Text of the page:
This means that following a whole food diet, in principle, can be healthy and accessible for some people but not for everyone. It also means that those with previous disordered eating, as always, need to avoid any form of dietary restriction or rules around their diet.

Is a Whole Food Diet Boring?

Absolutely not! The beauty of this way of eating is that there are barely any recipes that are off-limits. If you can make it yourself using natural ingredients, then it counts. So, dig out your recipe books and get familiar with your spice cupboard.

Here’s my advice if you’re just starting: stock up on coconut milk and canned tomatoes. You’ll use them all the time in sauces.

Best Hacks for Sticking With a Whole Food Diet

Here are some tips to help you stick with a whole food diet and develop this lifestyle.

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1. Practice Batch Cooking

Especially in the beginning, if you’ve been used to eating more convenience-based or packaged foods, you’re likely to feel like you spend the majority of your life in the kitchen. So, I’d suggest getting your cookbooks out and planning around five things to make per week. If you make double, or even triple portions depending on your household, you’ll have enough quantity to last several meals.

For example, his could be homemade granola. Make it once, and that’s breakfast sorted for a week. Whole food diet ingredients like oats, quinoa, buckwheat, nuts, and seeds are all delicious, and great nutritional resources to keep you feeling full until lunchtime.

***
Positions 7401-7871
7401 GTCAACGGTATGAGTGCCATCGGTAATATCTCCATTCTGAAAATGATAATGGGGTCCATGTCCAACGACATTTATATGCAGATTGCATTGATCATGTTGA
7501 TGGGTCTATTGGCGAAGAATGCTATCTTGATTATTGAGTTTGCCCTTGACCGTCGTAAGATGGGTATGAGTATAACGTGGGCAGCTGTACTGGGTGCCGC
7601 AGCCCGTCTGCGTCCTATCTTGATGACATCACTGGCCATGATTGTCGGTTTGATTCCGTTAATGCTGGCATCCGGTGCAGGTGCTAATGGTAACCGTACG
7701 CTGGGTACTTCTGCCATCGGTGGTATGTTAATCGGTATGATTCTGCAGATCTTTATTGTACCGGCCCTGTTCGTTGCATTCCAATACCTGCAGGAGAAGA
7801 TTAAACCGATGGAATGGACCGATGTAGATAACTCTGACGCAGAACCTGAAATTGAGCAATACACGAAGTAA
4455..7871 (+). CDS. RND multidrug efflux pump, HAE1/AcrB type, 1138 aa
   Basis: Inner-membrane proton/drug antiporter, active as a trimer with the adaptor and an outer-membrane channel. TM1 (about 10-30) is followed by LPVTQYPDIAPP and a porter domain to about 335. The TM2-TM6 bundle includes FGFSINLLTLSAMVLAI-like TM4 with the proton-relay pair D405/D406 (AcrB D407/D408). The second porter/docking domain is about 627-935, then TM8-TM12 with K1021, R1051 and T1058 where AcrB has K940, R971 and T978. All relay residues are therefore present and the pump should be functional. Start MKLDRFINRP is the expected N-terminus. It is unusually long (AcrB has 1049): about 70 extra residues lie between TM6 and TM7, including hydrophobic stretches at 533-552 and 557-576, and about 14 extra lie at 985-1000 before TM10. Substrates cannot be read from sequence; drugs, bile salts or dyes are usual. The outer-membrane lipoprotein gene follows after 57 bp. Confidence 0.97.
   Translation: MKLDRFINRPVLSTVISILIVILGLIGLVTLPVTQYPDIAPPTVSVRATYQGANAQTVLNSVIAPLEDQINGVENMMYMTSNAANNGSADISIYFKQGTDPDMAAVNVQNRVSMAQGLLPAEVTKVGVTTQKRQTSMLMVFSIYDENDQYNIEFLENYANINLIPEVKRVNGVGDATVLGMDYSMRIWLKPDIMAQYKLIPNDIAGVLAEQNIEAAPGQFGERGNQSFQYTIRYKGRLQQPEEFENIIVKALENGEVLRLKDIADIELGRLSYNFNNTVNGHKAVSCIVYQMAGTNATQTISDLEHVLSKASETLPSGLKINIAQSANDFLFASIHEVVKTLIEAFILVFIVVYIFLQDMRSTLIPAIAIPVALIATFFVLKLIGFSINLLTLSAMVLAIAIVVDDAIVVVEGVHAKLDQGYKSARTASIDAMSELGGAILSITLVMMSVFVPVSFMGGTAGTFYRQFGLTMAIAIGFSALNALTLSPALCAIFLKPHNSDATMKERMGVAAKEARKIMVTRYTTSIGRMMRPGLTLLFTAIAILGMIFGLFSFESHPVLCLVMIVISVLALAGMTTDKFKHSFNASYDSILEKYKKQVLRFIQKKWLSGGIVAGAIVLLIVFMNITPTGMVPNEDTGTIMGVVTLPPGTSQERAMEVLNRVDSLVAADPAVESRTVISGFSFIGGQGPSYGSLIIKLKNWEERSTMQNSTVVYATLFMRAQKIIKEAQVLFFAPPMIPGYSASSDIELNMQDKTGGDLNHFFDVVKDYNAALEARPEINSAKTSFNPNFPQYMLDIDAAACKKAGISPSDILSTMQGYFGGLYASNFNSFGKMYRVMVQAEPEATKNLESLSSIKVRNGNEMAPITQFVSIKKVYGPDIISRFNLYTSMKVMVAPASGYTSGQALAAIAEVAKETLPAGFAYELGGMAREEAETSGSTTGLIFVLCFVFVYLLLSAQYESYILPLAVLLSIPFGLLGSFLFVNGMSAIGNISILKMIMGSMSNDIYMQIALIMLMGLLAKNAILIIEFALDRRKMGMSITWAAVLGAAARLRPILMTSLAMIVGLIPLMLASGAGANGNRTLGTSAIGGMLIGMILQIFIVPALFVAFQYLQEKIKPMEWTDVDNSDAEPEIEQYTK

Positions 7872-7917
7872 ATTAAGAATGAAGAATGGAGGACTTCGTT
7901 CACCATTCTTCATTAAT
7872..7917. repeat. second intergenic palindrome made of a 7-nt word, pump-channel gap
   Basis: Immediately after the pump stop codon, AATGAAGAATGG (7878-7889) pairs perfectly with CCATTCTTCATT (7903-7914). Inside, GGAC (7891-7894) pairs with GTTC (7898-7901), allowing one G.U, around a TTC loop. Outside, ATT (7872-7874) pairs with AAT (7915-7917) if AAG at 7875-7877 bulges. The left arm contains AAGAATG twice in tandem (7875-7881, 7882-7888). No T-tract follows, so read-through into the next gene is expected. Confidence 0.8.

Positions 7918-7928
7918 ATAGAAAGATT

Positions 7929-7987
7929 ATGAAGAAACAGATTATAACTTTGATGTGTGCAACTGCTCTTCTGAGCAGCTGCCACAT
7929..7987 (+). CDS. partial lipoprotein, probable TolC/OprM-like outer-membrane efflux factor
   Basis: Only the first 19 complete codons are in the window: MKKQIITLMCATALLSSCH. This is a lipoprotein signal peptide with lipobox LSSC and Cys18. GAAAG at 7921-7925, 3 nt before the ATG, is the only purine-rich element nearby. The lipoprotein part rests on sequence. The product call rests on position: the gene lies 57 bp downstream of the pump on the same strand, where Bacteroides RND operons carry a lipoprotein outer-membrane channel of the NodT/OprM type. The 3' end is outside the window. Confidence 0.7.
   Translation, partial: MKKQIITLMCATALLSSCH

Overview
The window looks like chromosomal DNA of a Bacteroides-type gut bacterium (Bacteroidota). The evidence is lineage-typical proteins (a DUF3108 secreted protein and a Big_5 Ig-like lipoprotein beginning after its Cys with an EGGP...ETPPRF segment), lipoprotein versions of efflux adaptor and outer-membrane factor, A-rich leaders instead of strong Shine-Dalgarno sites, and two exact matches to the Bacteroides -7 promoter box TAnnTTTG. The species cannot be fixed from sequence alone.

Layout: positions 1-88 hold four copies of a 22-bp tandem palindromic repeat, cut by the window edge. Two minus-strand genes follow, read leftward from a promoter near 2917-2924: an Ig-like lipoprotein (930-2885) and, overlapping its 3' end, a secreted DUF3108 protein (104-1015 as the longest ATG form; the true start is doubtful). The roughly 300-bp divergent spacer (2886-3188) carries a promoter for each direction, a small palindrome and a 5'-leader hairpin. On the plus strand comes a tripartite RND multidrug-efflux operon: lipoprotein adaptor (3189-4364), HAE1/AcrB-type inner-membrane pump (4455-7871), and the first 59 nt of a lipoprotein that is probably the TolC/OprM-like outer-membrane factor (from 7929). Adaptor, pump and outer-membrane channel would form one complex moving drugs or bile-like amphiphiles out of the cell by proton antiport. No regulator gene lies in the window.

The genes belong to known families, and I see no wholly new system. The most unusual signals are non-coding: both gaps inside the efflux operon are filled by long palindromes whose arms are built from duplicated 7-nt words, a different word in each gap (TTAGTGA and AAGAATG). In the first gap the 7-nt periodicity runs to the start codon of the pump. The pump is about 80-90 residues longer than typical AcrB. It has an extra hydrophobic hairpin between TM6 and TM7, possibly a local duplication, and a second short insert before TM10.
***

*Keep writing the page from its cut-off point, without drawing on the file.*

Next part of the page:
I also love to make big stews, sauces, and curries that can happily be reheated and added throughout the course of a few days.

2. Make Your Own Convenience Foods

Sticking to a new way of eating can be really difficult, especially for your willpower. So, it’s very important to make it as easy as possible for yourself.

Pre-chop. Pre-chop. Pre-chop.

If you’ve got a container of carrot sticks on hand or can happily munch on a few pieces of melon from the fridge, use those—it’s almost easier than grabbing something from a package. This can extend to your other vegetables, too. If you get your veg delivered or buy it from a market, choose a few things to slice after you wash them. That way, if you need a speedy lunch or a lazy dinner, it’ll be ready in minutes.

Ready to Try a Whole Food Diet?

If you’re looking to maximize your overall health, well-being, and vitality, I’d absolutely suggest a whole food diet. But, as with everything, it’s important to do what works for you and your own lifestyle.

Featured photo credit: Louis Hansel – Restaurant Photographer via unsplash.com

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Reference